If you had a friend visiting you, what are some of the local spots you’d want to take them around to?
LA’s become such an exciting place to eat that each of our activities would be bracketed by delicious meals in every part of town, inspired by cuisines from all across the globe. Korean food in Koreatown (soon tofu over bbq), Szechuan food in San Gabriel Valley, Bavel in the Arts District for a taste of Mediterranean, drinks at home in Silverlake looking out over the Reservoir, Guisado’s for tacos in Boyle Heights, my family’s favorite La Cabanita in Montrose for dinner. We would go visit the Academy Museum and LACMA in midtown; Temporary Contemporary, Broad Museum, and Hauser & Wirth in DTLA (with lunch at Central Market). Would take a driving tour of many of the great single family residential works – from Eames House in Santa Monica to Gamble House in Pasadena – with so much in between. And along the way throw in phenomenal projects by our friends and contemporaries as well as architectural masterworks such as Disney Concert Hall, the Bradbury Building, and more. If my friend is a good walker, a great 135 minute trek will take us from JFAK’s office in Boyle Heights to home in Silverlake – through the Arts District, Little Tokyo, and Echo Park. So much to see and experience along the way.

Then there are the hikes in and around the Griffith Observatory, a bike ride along the LA River starting at the Fletcher gates in Atwater Village and zipping along the edge of Frogtown, and oh yes, a visit to Rolling Greens nursery in Culver City. And to work off the food, my friend (if a true comrade) will come with me to South Pasadena a few times during the week to get in some great exercise playing squash – the best sport on the planet that nobody’s heard of here in LA!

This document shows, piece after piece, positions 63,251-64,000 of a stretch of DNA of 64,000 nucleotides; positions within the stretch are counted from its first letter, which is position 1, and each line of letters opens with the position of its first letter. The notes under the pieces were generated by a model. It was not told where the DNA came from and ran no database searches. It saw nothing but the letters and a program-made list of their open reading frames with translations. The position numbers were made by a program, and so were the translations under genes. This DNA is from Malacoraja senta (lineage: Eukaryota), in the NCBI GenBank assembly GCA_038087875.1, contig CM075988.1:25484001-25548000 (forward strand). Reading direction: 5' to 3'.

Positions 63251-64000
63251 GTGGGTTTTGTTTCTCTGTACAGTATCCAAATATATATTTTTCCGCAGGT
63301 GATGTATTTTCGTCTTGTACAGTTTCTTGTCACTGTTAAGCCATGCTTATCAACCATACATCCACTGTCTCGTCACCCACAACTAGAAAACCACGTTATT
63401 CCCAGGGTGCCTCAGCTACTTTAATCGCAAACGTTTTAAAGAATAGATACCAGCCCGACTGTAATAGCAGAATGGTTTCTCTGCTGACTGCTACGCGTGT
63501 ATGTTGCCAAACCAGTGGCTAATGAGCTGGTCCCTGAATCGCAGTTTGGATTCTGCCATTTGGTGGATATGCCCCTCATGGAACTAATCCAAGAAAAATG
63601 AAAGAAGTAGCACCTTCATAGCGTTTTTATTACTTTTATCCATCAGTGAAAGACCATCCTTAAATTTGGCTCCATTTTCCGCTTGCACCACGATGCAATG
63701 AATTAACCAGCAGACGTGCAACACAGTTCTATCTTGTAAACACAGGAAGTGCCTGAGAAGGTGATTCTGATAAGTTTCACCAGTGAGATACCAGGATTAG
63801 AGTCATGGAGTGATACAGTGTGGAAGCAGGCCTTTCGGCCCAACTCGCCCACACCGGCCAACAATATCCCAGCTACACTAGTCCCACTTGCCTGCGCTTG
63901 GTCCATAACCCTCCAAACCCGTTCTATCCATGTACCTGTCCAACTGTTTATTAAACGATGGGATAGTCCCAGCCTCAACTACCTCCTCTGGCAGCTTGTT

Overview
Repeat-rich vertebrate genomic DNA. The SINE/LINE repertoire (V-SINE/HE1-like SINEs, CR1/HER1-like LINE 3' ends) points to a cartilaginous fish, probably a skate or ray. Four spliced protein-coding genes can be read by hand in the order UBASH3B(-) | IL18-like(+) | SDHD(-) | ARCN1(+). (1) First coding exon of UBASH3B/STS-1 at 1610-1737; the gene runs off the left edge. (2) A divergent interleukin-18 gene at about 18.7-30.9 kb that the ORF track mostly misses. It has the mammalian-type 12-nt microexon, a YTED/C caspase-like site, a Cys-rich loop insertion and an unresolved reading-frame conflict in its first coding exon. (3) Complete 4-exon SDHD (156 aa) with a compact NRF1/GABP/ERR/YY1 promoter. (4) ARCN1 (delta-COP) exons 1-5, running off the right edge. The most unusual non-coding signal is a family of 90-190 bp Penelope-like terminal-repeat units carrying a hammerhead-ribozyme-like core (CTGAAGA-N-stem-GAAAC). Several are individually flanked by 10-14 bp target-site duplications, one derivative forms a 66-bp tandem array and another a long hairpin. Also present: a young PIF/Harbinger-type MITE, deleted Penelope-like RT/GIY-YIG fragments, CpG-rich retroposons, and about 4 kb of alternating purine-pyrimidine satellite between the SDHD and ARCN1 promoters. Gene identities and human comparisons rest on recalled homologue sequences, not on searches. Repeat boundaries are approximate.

Who else deserves some credit and recognition?
I am really grateful to my parents – I can’t imagine a more supportive context growing up. But with respect to work, my husband and partner John Friedman is the person who helped me get to where I am now. For instance, even when it didn’t quite pencil out to have me chair the undergrad architecture program at USC, he supported my personal development. Teaching helped me discover what in architecture is meaningful to me and how I want to pursue it; it helped me find my own voice and create my own platform, which ultimately benefitted our practice too. It hasn’t been easy to raise three children, run an architecture firm, teach, and do the other things that John and I are invested in without the full support of each other. It helps that in John I have not just a best friend and partner, but a role model, mentor, and an artist who inspires me.

Website: jfak.net

Instagram: https://www.instagram.com/jfakarchitects/

Linkedin: https://www.linkedin.com/company/jfakarchitects

Twitter: https://twitter.com/JFAKarchitects

Other: https://www.linkedin.com/in/alice-kimm https://www.linkedin.com/in/john-friedmanmedium.com, @akimm oshi-la.org

Image Credits
4 photos by Benny Chan, Fotoworks:: Graduate Aerospace Labs, Caltech La Kretz Innovation Campus NAVIG8 Roberts Pavilion, Claremont McKenna College 1 photo by Marcos Garcia: FIL (Feria Internacional del Libro, Guadalajara) 1 rendering by JFAK: Koreatown Gateway Remaining 2 images (LEED Platinum ceremony at LKIC, and Listen In) are snapshots.